“Sexual violence is gendered and racialized, and the [sexual assault policy] needs to be able to recognize and address these dynamics explicitly. While we know it wasn’t easy for individuals in the working group to delay the submission of the policy, we’re optimistic about the efforts that have been made by the working group since our conversations in March,” Belfer continued.
“I think one of the big issues in the way we approached getting feedback last year was that it was very much like, ‘this is the policy, how can we insert these things?’” MacArthur said. “I think we all assumed that they were going to be minor edits when we did our intersectionality consultation.”
According to Talia Gruber, a member of the SAPWG, this problem stemmed from the fact that the SAPWG focused too much on what could be passed at Senate. “We got so focused on what we could pass, what we thought the administration would take from us, that we pushed aside all of the main reasons why we wanted to come up with this policy to begin with,” Gruber said in an interview with The Daily.
Marginalized people are often disproportionately affected by sexual assault. The policy draft from March did not explicitly mention how people are differently affected by sexual assault because of their identities.
“We’re not claiming to be the voice of intersectionality, but to us, and hearing what other people have been saying to us, there’s nothing in this document that talks about how different people with different identities experience sexual assault differently,” Belfer said.
Some also criticized the working group for rushing the policy. In response, Gruber said that trying to work within preexisting frameworks was frustrating. “When you’re trying to work with these policies that are already existing [and] that are [...] not even close to what we need them to be, you want [new policies] to be pushed as soon as possible – work out the details later,” Gruber said. “Then we had to take a step back and say, ‘Whoa, that’s not enough.’ If we’re not taking the time to make this better, we’re failing.”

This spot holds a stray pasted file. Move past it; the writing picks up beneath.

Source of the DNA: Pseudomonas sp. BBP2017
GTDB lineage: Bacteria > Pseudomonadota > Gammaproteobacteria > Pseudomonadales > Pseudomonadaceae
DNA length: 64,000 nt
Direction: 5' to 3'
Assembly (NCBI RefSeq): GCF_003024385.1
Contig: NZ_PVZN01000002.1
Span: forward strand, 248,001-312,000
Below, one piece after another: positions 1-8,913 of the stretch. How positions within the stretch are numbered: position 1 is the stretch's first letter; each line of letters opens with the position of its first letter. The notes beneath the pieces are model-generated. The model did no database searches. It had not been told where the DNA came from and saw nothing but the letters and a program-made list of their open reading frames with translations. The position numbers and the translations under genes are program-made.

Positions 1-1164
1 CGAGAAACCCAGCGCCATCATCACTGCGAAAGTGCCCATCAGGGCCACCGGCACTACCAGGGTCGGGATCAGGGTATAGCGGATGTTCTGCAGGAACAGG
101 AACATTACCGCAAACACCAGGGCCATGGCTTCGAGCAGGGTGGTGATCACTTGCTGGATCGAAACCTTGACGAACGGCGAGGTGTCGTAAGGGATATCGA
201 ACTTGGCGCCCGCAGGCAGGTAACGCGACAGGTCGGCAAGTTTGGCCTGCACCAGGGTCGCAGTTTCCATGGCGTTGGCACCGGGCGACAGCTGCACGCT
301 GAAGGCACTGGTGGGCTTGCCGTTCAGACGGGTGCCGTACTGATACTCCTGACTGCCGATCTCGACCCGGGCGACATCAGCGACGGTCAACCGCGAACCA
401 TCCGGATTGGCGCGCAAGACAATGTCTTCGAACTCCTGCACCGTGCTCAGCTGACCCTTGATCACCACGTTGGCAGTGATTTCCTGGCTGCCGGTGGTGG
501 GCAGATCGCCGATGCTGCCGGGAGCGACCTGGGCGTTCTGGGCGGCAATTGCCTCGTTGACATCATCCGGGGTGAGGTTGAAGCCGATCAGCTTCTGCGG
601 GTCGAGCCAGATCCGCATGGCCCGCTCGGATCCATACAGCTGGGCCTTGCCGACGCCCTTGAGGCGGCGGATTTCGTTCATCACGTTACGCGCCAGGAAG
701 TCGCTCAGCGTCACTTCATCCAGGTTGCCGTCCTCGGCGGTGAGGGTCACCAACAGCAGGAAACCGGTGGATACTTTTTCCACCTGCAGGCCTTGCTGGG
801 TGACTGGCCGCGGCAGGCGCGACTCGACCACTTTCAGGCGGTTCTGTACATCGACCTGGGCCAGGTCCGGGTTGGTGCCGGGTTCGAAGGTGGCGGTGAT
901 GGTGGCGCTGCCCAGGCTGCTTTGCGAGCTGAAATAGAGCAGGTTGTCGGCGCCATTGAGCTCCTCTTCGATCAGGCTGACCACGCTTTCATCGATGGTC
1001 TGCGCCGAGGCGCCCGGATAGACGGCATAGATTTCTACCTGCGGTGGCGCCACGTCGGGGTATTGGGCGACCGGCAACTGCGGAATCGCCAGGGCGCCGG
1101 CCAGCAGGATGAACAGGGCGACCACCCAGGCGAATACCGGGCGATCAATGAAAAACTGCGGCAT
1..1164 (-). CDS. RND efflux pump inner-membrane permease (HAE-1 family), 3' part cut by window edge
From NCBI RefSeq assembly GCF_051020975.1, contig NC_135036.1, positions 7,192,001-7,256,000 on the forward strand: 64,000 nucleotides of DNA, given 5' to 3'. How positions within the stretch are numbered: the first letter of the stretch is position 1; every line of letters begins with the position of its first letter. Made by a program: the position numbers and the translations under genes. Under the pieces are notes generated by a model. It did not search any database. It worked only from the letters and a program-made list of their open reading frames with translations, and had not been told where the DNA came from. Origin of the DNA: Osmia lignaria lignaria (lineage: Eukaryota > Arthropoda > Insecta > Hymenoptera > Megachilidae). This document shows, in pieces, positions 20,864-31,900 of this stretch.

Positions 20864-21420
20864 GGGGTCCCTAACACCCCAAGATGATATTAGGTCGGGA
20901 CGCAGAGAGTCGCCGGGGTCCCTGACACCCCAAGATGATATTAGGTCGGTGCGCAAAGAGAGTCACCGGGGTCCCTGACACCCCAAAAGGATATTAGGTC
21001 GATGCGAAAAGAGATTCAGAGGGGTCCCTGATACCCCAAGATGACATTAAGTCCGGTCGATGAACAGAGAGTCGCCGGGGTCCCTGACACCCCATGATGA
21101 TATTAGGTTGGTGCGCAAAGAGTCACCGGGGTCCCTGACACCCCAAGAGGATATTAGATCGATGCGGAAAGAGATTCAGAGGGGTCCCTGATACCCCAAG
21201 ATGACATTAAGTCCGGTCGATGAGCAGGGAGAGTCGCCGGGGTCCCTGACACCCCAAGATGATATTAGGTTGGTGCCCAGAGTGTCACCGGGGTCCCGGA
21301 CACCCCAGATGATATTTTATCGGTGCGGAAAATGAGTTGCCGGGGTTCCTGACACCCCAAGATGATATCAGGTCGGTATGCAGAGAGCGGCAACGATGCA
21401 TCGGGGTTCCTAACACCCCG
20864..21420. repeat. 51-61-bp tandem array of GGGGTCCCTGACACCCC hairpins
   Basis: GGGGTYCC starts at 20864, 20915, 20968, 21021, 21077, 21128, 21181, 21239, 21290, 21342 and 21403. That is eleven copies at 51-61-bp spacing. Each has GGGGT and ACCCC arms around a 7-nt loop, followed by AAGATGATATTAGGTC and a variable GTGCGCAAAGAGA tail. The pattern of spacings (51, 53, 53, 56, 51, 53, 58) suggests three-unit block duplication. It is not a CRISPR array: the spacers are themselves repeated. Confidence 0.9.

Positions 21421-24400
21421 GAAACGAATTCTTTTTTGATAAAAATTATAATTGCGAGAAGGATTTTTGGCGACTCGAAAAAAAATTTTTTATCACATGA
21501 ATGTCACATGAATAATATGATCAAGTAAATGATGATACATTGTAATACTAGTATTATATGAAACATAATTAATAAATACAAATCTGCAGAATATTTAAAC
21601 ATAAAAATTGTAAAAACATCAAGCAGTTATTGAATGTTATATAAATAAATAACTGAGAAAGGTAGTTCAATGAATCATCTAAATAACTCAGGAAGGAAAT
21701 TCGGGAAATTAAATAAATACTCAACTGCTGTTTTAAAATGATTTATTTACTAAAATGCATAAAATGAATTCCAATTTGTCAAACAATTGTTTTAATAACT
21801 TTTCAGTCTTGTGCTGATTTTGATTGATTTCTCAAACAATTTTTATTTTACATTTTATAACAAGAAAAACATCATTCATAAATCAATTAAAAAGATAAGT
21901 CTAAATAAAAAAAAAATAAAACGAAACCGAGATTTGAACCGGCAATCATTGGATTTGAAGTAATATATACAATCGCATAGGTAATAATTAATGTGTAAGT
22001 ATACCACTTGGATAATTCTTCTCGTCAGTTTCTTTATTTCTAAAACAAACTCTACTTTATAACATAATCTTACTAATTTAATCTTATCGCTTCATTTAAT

In an interview with The Daily, Dean of Students André Costopoulos explained the difficult nature of passing any policy through McGill’s Senate.
“This is a major piece of policy that’s going to have major implications within the community and we have to get it right. If you look at the Charter of Student Rights for example [...] it took ten years to get [it] from the first discussions to passing at the Senate,” Costopoulos said.
SSMU VP University Affairs Chloe Rourke, whose predecessors Claire Stewart-Kanigan and Joey Shea were closely involved with the policy, said that it is understandable that members of the SAPWG wanted the University to adopt the policy as soon as possible. “There is a certain urgency to the policy and the need for it. But I think in the end [...] consensus was reached that it’s better to bring a policy later that everyone felt better [about] and [that] was more in line with the values of the working group, than to bring one that was less so,” Rourke said.
The SAPWG has consulted with various groups on and off campus over the summer and plans to spend the rest of this semester improving the quality of the policy. These groups include the Joint Board-Senate Committee on Equity and its subcommittees, the Office for Students with Disabilities, the First Peoples’ House, Accessibilize Montreal, and Concordia’s Centre for Gender Advocacy. The SAPWG’s plan is to bring the policy to Senate by March.
There will be a town hall on intersectionality in the policy on November 19. Furthermore, those who wish to bring their comments to the working group can do so by emailing firstname.lastname@example.org by November 22, at which point the group will review the comments.